Many devices within the Internet of Things—home alarm systems, wearable medical equipment, fire alarms, even ankle monitors—still run on 3G networks. Third generation devices are used in industries from aviation to Trucking.
However, the clock must continue to turn.
“With any technical advances, there will always be resistances, and you can try to mitigate them,” says Jason Leigh, director of research at analysis firm IDC. “But at a certain point, you have to pull the first aid kit.”
But this expansion affected some industries more than others. groups represent home security system And medical monitoring device companies have They expressed their dissatisfactionand petitioning the FCC to compel AT&T to do so delay his transmission Until the end of 2022. One group, the Alarm Industry Communications Committee, went so far as to call this step frankly fatal.
The AICC wrote: “Relief required is necessary to avoid the detrimental, even fatal, impact of this sunset on tens of millions of people in millions of homes, businesses and government facilities due to the loss of central station alarm protection service.” In its petition to the FCC. “Lives (including the lives of many elderly people) are very likely to be lost if contact is lost.”
Hyperbolic, perhaps. But either way, AT&T doesn’t seem to be being phased out. In response to resisting sunset, the company books That further delays things would “throw a wrench into AT&T’s carefully planned transition to 5G.” Since then the hostility has become ugly. AT&T accuses AICC of standing in the way of progress. AICC accuses AT&T of putting elderly people at risk through neglect. Each side asserts that the other only cares about finances.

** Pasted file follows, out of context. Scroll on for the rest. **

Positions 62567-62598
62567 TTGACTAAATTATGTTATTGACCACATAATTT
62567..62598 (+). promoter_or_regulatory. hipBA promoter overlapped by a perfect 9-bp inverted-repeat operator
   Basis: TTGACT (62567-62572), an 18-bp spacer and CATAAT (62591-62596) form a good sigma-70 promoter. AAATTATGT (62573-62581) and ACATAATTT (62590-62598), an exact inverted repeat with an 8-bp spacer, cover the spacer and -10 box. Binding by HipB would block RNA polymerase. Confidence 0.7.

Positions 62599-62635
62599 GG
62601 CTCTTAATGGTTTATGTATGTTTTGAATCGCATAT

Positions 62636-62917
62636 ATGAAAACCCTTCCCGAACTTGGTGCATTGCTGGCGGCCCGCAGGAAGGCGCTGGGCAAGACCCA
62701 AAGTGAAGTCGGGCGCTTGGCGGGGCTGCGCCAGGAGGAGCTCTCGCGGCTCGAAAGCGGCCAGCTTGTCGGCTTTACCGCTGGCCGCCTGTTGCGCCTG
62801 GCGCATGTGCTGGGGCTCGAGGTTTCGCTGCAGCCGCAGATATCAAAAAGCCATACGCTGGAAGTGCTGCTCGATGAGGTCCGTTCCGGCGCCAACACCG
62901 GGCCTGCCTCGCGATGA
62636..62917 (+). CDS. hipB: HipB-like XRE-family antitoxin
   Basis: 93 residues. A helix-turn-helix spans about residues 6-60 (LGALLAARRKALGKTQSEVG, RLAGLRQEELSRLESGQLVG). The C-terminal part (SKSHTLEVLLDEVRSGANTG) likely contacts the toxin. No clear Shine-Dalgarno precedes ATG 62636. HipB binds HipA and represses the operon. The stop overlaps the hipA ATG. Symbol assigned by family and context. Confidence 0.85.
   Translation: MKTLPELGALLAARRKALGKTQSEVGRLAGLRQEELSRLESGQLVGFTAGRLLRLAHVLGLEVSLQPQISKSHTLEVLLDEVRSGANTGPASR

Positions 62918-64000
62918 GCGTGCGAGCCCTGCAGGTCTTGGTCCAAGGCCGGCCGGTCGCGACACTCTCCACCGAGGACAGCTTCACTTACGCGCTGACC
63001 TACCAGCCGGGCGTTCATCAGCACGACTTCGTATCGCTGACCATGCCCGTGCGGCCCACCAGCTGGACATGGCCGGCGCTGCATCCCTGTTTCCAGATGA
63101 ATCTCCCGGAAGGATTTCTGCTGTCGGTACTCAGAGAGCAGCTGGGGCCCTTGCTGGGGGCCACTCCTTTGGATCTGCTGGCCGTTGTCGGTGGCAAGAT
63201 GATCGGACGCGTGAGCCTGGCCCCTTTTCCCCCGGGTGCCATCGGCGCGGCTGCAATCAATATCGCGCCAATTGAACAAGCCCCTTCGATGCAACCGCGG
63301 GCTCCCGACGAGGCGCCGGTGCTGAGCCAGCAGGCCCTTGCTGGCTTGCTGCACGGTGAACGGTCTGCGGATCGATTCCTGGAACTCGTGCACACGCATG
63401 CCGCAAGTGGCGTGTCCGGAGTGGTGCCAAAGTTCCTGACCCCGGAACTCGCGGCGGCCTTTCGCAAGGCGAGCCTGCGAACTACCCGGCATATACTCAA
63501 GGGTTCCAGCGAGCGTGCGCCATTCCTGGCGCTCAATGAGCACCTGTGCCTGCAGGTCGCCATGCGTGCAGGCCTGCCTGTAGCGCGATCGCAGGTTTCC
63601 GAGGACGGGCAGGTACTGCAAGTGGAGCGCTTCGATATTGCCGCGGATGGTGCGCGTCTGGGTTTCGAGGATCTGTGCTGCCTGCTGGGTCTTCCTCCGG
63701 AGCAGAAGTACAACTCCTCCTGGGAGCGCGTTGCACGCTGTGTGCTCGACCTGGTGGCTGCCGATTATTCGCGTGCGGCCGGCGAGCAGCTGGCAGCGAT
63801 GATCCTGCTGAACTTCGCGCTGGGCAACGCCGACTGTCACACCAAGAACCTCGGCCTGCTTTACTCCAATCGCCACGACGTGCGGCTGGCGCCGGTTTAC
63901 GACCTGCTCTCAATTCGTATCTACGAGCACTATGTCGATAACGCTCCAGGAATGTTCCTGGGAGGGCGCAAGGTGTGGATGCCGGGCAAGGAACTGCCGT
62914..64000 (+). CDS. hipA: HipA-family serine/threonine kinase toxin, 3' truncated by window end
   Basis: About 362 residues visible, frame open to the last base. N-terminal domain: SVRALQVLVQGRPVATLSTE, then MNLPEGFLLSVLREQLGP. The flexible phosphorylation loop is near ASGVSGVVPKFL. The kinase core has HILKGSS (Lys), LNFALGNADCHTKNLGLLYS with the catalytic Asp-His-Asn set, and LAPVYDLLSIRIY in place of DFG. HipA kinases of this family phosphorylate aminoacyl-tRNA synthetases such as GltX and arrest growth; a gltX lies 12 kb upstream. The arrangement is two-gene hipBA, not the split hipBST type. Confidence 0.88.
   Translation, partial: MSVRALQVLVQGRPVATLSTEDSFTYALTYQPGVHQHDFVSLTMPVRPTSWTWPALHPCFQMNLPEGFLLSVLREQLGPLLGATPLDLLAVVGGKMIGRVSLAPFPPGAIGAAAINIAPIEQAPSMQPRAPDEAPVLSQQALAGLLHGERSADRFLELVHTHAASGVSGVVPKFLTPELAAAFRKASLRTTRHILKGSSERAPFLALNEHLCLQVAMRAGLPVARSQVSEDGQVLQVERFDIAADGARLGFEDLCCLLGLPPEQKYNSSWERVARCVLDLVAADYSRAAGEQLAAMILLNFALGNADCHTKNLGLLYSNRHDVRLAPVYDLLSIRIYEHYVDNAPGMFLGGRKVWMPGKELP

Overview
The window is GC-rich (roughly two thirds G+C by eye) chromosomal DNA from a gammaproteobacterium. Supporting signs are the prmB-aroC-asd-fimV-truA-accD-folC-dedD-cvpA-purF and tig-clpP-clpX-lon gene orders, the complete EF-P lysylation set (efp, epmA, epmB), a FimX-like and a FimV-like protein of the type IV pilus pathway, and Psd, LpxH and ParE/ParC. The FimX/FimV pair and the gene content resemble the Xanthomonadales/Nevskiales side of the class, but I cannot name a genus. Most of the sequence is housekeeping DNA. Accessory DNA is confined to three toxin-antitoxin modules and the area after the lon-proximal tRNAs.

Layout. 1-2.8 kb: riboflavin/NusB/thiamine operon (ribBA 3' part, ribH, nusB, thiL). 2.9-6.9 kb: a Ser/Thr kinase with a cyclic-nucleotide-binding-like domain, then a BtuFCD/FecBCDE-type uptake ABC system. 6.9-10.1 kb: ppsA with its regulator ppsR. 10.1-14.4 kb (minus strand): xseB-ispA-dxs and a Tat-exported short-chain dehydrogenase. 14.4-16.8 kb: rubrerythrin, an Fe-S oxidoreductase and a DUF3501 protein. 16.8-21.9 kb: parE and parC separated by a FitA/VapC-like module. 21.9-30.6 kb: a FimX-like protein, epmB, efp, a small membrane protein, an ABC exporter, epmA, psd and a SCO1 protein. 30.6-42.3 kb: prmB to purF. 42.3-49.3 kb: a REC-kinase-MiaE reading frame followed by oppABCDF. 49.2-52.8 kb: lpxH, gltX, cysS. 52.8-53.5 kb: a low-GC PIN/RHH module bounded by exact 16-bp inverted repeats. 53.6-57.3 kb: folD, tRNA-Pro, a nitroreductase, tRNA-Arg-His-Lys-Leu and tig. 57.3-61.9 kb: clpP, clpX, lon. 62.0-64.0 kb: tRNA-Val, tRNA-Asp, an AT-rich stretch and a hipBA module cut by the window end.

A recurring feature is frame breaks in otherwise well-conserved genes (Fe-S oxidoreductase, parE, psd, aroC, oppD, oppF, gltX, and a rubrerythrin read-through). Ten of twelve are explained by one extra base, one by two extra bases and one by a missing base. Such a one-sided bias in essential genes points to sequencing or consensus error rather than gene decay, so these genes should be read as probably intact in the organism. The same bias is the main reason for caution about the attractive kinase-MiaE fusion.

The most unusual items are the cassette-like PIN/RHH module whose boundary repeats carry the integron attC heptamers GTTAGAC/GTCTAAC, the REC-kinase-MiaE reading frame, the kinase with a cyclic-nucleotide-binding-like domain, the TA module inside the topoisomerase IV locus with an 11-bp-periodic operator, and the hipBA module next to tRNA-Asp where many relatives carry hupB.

This type of wireless generation transmission occurs approximately every 10 years. Old standards last for a while and then are gradually phased out. It’s a predictable enough cycle, and companies can prepare for it. That, unless it changes the world, for 18 months public health crisis Popup ad. The Covid pandemic has disrupted nearly every industry, including those that depend on 3G technologies. Alarm companies, for example, say pandemic restrictions have prevented them from getting into people’s homes to update equipment.
“We’ve faced an epidemic, which has taken us many months, where elderly people and individuals were not letting people into their homes or really focused on an issue like this,” says AICC spokesperson Daniel Oppenheim. “Just as these challenges have somewhat subsided, we have now supply chain issues About acquiring products.
Acknowledging the hardships caused by the pandemic, most carriers have already delayed sunsets on their 3G network by months to years. Verizon originally started phasing out 3G in 2016, when it announced its 2020 target date. AT&T said the same shortly thereafter. In response to the AICC, AT&T maintains that it has done more than enough to prepare customers for 3G theory.